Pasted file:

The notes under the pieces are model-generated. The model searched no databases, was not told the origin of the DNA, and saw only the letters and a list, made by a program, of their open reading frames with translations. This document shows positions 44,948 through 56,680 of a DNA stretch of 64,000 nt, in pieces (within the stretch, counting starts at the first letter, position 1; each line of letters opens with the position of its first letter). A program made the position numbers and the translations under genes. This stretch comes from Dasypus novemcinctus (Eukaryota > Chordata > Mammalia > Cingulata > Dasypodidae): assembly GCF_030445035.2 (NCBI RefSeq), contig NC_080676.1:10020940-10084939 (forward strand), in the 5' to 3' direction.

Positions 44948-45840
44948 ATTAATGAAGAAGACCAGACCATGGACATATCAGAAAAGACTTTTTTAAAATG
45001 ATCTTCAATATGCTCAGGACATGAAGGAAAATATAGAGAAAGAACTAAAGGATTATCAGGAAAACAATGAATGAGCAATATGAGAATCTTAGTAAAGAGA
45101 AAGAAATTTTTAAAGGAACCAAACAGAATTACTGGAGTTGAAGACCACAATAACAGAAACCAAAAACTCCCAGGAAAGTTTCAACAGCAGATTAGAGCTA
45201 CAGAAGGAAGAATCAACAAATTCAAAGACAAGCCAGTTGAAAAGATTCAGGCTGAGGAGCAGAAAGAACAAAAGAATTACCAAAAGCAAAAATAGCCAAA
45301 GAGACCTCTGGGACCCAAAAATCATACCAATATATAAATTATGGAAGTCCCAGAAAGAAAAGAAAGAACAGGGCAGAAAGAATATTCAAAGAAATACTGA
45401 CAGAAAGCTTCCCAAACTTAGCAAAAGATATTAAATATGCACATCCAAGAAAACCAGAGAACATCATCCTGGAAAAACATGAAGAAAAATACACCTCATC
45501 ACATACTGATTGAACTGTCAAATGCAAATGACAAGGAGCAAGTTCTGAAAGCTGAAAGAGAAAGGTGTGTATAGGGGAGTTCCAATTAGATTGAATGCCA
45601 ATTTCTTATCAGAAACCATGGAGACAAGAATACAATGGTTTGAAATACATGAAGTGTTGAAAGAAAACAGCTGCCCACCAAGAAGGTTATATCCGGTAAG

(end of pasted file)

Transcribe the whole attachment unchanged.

The notes under the pieces are model-generated. The model searched no databases, was not told the origin of the DNA, and saw only the letters and a list, made by a program, of their open reading frames with translations. This document shows positions 44,948 through 56,680 of a DNA stretch of 64,000 nt, in pieces (within the stretch, counting starts at the first letter, position 1; each line of letters opens with the position of its first letter). A program made the position numbers and the translations under genes. This stretch comes from Dasypus novemcinctus (Eukaryota > Chordata > Mammalia > Cingulata > Dasypodidae): assembly GCF_030445035.2 (NCBI RefSeq), contig NC_080676.1:10020940-10084939 (forward strand), in the 5' to 3' direction.

Positions 44948-45840
44948 ATTAATGAAGAAGACCAGACCATGGACATATCAGAAAAGACTTTTTTAAAATG
45001 ATCTTCAATATGCTCAGGACATGAAGGAAAATATAGAGAAAGAACTAAAGGATTATCAGGAAAACAATGAATGAGCAATATGAGAATCTTAGTAAAGAGA
45101 AAGAAATTTTTAAAGGAACCAAACAGAATTACTGGAGTTGAAGACCACAATAACAGAAACCAAAAACTCCCAGGAAAGTTTCAACAGCAGATTAGAGCTA
45201 CAGAAGGAAGAATCAACAAATTCAAAGACAAGCCAGTTGAAAAGATTCAGGCTGAGGAGCAGAAAGAACAAAAGAATTACCAAAAGCAAAAATAGCCAAA
45301 GAGACCTCTGGGACCCAAAAATCATACCAATATATAAATTATGGAAGTCCCAGAAAGAAAAGAAAGAACAGGGCAGAAAGAATATTCAAAGAAATACTGA
45401 CAGAAAGCTTCCCAAACTTAGCAAAAGATATTAAATATGCACATCCAAGAAAACCAGAGAACATCATCCTGGAAAAACATGAAGAAAAATACACCTCATC
45501 ACATACTGATTGAACTGTCAAATGCAAATGACAAGGAGCAAGTTCTGAAAGCTGAAAGAGAAAGGTGTGTATAGGGGAGTTCCAATTAGATTGAATGCCA
45601 ATTTCTTATCAGAAACCATGGAGACAAGAATACAATGGTTTGAAATACATGAAGTGTTGAAAGAAAACAGCTGCCCACCAAGAAGGTTATATCCGGTAAG